His father, a Russian Jew from Kiev, was a tailor. His mother, of Hungarian descent, encouraged his music, giving him a trumpet on his eighth birthday.
Alpert grew up in Fairfax district, the second Jewish neighborhood in Los Angeles after Boyle Heights. It was there, in the ‘hood, in a home recording studio, that Alpert concocted his first hit.
Years of hawking singles to distracted deejays sent the frustrated Alpert to Tijuana, but not for the standard south-of-the-border debauch.
Instead, he returned to L.A. smitten by mariachi’s sweet-and-sour blend of guitar and horn. Back in the family garage/studio, Alpert mixed The Lonely Bull — a plaintive solo trumpet line interwoven with bullfight crowd noise. This mildy exotic sound infiltrated American radio waves in 1962 during the cultural vacuum that preceded the British invasion.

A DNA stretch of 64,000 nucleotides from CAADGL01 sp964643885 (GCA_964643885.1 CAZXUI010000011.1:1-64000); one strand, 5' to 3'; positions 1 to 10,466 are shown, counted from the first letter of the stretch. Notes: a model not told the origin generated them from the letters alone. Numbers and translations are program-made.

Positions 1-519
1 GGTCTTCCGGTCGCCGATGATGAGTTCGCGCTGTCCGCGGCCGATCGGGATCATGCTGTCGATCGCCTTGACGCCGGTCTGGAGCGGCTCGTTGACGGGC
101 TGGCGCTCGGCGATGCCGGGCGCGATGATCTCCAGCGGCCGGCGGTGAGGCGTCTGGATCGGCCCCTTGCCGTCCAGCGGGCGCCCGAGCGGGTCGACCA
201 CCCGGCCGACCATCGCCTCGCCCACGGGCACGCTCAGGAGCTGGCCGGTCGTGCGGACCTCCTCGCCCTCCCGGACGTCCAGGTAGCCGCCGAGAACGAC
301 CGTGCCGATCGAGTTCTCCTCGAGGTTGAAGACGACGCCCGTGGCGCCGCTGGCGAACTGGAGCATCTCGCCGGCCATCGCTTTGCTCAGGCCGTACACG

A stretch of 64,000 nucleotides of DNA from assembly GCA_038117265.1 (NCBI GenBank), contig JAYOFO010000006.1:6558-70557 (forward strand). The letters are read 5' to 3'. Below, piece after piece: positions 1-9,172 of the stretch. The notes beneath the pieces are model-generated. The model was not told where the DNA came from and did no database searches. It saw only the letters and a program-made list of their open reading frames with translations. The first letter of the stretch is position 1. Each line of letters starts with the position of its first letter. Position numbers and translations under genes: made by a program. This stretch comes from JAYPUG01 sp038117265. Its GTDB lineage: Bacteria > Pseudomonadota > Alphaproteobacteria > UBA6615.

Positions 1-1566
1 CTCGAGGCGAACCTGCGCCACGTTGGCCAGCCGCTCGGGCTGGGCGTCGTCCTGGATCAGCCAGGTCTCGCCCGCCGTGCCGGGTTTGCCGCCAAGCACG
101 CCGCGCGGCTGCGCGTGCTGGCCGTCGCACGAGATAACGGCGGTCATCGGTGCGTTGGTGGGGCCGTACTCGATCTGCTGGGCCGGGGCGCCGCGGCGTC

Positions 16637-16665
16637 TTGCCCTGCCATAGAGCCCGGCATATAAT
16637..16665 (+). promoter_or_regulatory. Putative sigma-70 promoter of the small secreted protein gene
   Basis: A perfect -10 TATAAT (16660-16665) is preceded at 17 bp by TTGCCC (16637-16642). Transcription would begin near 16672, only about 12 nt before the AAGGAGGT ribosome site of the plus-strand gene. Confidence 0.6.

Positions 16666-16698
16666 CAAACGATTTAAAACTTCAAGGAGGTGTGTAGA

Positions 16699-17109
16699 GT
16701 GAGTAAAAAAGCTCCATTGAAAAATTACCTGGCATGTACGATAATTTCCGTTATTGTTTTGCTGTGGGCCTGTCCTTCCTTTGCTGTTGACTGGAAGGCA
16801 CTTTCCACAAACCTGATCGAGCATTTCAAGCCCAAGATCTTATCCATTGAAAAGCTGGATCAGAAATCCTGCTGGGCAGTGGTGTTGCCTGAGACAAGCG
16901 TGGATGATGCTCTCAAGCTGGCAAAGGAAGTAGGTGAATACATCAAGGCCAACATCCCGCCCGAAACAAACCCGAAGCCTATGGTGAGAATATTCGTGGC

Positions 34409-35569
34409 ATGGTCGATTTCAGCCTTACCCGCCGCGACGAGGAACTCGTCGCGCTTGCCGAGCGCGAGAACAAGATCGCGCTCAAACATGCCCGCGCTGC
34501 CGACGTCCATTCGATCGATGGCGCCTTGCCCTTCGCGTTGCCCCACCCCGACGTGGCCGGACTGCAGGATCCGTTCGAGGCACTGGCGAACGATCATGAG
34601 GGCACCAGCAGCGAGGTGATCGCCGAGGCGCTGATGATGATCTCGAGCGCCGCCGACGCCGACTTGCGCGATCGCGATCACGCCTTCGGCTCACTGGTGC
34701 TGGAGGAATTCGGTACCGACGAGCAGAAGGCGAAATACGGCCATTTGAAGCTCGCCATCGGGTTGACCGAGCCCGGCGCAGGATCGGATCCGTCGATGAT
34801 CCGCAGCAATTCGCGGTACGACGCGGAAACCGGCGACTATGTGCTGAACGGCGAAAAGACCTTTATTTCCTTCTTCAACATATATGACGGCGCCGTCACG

Soon Alpert was scrambling to flesh out his studio-cooked music with a real band called Tijuana Brass. The group of gringos (mostly Jewish guys) and a few others Alpert knew from the USC marching band fobbed themselves off as true Mexican mariachis. Now even in Fairfax district that’s called chutzpah.
Fast forward four decades and the modest, publicity-shy Alpert and his wife, singer Lani Hall, have become premiere American arts patrons, doling out generous grants to artists at both start-up and mid-career stages.
I write in The Jewish Journal of Los Angeles about a young ballet dancer who is a recent recipient of Alpert’s largesse.
- Herb’s music will be featured at Josh Kun’s exhibit “Jews & Vinyl” and the “Mazel Tov Mis Amigos” listening party at the Skirball Center. Read it here.